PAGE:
What adds to his assertion on the “implosive nature” of the town is the recovery of arms and explosive materials from Bhatkal following the 28 December IED blast last year on Bangalore’s bustling Church Street. Soon, Karnataka Police claimed that a huge cache of explo- sives, including ammonium nitrate and gelatin sticks, detonators, electronic timer devices and PVC pipes were retrieved from a house in Bhatkal after the arrest of three local youths in that case. “Many more such links to the ISIS and various other international Islamist groups have been traced to Bhatkal. Young Muslims from the town are increasingly becoming cannon fodder for such outfits. There is a lot of money coming in from overseas to the place, and therefore it is easy to organise young people by luring them with money and by indoctrinating them for years,” says the Delhi-based intelligence official.
Interestingly, the Intelligence Bureau and a section of the media covering Bhatkal’s terror links have earned the wrath of Muslim organisations here. Dr Mohammed Haneef Shabab, former general secretary of a Muslim body, Tanzeem, thunders, “It is a RAW plot to defame Muslims. It has international roots, and a particular journalist based in Delhi with the help of the IB is spreading such canards. How come Bhatkal alone is being targeted for being a haven of terror? Any place in India, especially Gujarat, is communally sensitive and polarised and has seen numerous anti-Muslim riots. I have myself seen the Bhiwandi riots [of 1970] and the 1993 Bhatkal riots. I see a pattern in the targeting of Muslims by the RAW and IB and such organisations which are highly Hinduised.” Indian intelligence agencies have often come under similar attacks. However, they deny any anti-Muslim bias in their functioning.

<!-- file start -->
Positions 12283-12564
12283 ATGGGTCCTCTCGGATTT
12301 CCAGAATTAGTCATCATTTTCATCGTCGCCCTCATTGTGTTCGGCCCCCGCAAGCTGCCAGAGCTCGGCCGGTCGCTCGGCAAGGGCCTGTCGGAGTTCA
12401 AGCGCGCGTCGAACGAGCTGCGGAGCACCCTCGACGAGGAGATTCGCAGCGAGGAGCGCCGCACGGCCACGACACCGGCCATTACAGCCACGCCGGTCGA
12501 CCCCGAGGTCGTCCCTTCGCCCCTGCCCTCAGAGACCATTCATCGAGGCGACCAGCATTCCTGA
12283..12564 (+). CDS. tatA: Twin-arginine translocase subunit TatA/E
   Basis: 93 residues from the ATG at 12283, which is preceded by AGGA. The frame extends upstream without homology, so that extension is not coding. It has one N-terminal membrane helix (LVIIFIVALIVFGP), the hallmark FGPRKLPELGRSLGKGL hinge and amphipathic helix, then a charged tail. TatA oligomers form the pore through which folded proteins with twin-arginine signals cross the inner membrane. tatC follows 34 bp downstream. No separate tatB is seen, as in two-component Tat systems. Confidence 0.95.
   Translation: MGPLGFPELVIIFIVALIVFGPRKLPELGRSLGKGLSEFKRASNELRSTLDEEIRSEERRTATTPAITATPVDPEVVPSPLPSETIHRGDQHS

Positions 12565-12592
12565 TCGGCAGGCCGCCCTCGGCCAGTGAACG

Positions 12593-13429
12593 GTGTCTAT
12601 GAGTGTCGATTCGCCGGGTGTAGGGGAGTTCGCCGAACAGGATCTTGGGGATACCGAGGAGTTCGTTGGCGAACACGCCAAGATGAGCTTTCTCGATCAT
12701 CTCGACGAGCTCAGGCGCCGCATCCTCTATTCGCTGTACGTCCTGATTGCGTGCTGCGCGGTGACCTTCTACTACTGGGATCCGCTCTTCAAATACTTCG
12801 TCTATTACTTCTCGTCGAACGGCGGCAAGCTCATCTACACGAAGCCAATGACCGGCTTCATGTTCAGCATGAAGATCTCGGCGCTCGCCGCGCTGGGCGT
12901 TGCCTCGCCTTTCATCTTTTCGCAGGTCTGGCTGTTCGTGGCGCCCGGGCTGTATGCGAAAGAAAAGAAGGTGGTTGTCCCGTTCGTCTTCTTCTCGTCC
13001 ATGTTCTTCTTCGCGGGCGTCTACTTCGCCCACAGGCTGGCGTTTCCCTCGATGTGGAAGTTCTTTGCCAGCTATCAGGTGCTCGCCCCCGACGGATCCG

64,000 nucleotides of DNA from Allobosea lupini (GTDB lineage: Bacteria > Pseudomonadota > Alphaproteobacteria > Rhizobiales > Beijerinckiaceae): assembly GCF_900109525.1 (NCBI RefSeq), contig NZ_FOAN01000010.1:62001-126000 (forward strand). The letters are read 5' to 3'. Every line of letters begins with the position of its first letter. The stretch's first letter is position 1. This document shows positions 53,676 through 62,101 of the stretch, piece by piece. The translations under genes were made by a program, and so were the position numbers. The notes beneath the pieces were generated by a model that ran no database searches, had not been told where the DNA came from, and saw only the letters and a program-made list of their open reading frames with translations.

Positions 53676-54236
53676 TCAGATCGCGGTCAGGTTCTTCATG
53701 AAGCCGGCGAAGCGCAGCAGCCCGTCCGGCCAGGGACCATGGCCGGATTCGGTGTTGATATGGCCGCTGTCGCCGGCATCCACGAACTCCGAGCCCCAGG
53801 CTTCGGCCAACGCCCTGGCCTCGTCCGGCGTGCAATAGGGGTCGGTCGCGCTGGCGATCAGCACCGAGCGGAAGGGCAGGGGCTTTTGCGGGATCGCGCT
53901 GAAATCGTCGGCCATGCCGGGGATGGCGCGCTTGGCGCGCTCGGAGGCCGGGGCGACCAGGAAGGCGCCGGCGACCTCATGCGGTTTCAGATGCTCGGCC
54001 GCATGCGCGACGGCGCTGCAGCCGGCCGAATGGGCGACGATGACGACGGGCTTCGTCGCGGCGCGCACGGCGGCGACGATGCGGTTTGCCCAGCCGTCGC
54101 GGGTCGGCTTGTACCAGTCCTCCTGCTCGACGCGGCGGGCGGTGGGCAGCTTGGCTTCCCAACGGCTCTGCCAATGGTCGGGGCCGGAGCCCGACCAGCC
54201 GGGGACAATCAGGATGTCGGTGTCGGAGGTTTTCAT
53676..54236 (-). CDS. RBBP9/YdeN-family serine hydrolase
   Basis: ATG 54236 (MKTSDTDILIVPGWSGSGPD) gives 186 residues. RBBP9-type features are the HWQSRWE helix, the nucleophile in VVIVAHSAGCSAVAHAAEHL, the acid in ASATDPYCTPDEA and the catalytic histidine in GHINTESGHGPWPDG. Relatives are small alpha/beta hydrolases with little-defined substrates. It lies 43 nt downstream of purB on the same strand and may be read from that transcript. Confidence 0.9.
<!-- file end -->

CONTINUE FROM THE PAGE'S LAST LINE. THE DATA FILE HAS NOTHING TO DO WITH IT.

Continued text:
“Over the years, the trade links between Nawayaths and the Middle East ended up being a terror link, too,” says Professor Rajaram Tholpady of Mangalore University’s Department of Political Science. “Nawayaths had an advantage over other Muslims in trade and it was natural that when organisations in the Middle East wanted to recruit young people to die for no good reason, they turned towards people they already knew and had strong ties with. Which explains why traders of Bhatkal became conduits for terror activities. Both, at the moment, to me, seem inseparable,” he argues, recalling that the town had established itself as a hub for electronic goods and other foreign products many decades ago. “We used to travel to Bhatkal to buy such products because until 15 years ago they were available only in Bhatkal in Karnataka,” he notes. The town, he believes, may be the nerve centre of a severe communal schism that has afflicted the western coast of India. “What people fail to notice is that terror is a by-product of a deep resentment between communities, especially Hindus and Muslims, which is on the rise thanks to several factors, including jihadist tendencies and the RSS brand of politics,” he suggests.